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Dial-a-Ride 'is in chaos'
A TRANSPORT boss has pledged to investigate “crazy” dial-a-ride problems which are seeing pensioners refused seats on empty buses.
Oxfordshire County Council’s Rodney Rose spoke after three friends were told they couldn’t book a seat on a “full” bus for the last month. But they said the bus turns up with no one on it and takes friend Elia Brown, 85, to and from Sainsbury’s in Heyford Hill alone.
They blamed a recent change by the council which allows users to block-book journeys on the door-to-door service weeks in advance.
While Mrs Brown called when advance seats were available, the other three were too late and seats have been booked.
Now the three – of Tumbling Bay Court, off Botley Road – can’t take a seat even if others miss their booking because of “insurance” risks.
The £5-a-year service is seen as a lifeline for OAPs and the disabled who struggle to use public transport or are not on bus routes.
Osteoporosis sufferer Violet Lee, 78, of Tumbling Bay Court, said: “It is completely mad. It’s ridiculous. They just haven’t given enough thought to it.”
Now she struggles to get a bus to go shopping in Botley and often needs a £4 taxi home.
Fellow resident Barbara Dodd, 88, said: “I could scream at them.
“It is jolly annoying to see Elia go off when sometimes she doesn’t want to and we want to and can’t.”
Maggie Roman, 85, said: “Each time I am told ‘sorry we are full up’. Then there is only one person on there.”
Mrs Brown said she feels “awful” getting on the minibus alone, adding: “It is so chaotic.”
In a letter to Mrs Lee, assistant council public transport officer Neil Timberlake said block-booking was introduced to free up phone lines.
But he said: “However, in solving one problem we have, sadly, created another in that these ‘standing order’ bookings have now filled all the available space for the next few weeks.”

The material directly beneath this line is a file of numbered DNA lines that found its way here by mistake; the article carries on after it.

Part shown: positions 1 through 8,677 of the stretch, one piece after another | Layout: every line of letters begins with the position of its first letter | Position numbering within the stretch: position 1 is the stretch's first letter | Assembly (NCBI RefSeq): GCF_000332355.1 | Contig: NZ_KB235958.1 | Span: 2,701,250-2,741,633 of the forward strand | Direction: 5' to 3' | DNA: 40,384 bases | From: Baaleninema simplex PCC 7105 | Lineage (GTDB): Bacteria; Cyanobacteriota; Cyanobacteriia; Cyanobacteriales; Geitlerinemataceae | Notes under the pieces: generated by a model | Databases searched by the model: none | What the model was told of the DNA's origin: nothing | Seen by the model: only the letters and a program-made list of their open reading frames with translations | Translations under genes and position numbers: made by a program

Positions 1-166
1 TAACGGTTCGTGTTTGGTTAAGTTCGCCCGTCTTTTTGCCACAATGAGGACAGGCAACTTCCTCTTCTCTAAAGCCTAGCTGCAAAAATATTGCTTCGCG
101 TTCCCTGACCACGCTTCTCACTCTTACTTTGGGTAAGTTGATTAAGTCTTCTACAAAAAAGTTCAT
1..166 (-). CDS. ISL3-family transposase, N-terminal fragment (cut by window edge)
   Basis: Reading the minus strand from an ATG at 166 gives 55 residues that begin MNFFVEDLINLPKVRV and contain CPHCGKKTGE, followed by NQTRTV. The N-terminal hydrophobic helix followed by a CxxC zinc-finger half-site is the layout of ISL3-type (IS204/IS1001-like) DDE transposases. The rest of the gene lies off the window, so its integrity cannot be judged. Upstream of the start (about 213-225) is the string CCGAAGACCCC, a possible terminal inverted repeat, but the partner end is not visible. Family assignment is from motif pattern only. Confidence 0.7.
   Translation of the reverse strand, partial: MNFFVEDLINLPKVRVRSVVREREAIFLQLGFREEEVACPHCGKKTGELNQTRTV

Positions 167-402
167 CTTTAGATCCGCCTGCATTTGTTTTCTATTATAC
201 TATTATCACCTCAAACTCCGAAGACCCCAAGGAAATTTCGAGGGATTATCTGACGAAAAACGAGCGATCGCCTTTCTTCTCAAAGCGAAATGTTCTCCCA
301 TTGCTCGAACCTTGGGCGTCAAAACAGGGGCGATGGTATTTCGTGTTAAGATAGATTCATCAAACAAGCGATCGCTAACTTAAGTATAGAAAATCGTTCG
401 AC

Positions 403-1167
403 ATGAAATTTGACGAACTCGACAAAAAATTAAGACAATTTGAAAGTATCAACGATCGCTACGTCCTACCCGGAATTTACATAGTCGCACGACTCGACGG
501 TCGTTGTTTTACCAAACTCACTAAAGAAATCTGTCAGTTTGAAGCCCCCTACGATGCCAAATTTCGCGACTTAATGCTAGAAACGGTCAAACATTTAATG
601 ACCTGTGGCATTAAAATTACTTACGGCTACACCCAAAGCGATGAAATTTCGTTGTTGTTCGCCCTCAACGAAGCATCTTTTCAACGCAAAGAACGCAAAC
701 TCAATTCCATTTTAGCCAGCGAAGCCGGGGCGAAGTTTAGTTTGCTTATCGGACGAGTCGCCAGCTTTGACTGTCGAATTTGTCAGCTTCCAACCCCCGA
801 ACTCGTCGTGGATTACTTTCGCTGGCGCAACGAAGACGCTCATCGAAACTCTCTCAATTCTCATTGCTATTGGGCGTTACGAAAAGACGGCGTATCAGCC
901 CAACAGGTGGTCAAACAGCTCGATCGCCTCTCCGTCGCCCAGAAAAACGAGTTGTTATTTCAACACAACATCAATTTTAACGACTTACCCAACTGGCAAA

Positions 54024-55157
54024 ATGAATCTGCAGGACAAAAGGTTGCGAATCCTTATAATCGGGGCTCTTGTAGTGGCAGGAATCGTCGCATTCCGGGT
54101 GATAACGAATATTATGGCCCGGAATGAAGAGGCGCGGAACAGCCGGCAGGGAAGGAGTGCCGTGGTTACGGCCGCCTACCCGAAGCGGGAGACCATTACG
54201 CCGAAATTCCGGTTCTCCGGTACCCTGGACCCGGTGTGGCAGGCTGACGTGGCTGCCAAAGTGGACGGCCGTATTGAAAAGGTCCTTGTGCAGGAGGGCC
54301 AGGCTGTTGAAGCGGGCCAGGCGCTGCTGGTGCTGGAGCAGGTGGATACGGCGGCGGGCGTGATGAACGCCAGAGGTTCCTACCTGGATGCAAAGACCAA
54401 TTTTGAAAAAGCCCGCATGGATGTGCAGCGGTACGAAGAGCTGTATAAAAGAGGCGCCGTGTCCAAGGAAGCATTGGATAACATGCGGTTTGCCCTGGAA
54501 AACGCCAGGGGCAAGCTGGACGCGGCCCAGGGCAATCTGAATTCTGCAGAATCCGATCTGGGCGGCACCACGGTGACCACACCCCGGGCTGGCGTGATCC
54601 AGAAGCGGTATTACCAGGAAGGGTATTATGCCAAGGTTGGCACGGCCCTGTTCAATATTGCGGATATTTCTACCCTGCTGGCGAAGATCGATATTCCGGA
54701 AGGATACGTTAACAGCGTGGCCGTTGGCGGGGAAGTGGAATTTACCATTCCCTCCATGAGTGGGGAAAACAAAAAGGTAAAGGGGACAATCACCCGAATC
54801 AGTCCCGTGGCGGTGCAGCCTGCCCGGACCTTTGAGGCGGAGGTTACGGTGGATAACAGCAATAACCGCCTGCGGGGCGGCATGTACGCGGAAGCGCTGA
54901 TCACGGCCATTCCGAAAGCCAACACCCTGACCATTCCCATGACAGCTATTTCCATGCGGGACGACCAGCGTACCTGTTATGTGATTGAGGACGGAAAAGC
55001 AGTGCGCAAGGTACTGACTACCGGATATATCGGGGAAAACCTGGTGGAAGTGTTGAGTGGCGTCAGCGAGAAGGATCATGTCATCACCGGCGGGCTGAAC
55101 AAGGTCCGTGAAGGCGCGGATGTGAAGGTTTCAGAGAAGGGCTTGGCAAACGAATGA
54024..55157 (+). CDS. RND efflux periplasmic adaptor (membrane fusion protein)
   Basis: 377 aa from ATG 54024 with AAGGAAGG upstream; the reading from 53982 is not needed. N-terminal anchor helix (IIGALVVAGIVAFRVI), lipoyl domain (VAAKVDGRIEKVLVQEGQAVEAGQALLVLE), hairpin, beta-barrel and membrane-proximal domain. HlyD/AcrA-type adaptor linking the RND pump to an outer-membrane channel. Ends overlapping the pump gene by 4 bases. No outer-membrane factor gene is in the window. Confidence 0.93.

He said: “I share your dissatisfaction with the current state of affairs.”
Deputy council leader Mr Rose said it was the first he had heard of the problem but said: “It is crazy that they are barring people from getting on when there are empty seats.
“It is something I am not prepared to put up with and I want to ensure there are bums on seats.”
Council spokesman Owen Morton said block-booking – introduced in August – ensured groups could travel together, freeing up spaces elsewhere.
He told the Oxford Mail: “If customers do not keep appointments and we do not have enough notice to offer seats to other customers, we aren’t always in a position to make changes to the schedule.
“We are continuing to monitor booking patterns closely to help us make the service as flexible as possible, including the reassignment of resources when demand has proved low on certain days and routes.”
The county council took over the service in April after four out of five other councils withdrew funding, cutting Oxford’s two daily buses to one.
Mr Morton said it was “inevitable” this would cut availability and put “more pressure on resources”.
Those who cancel too late or miss journeys face a £4 fine. However, the council said it did not record how many journeys are missed.
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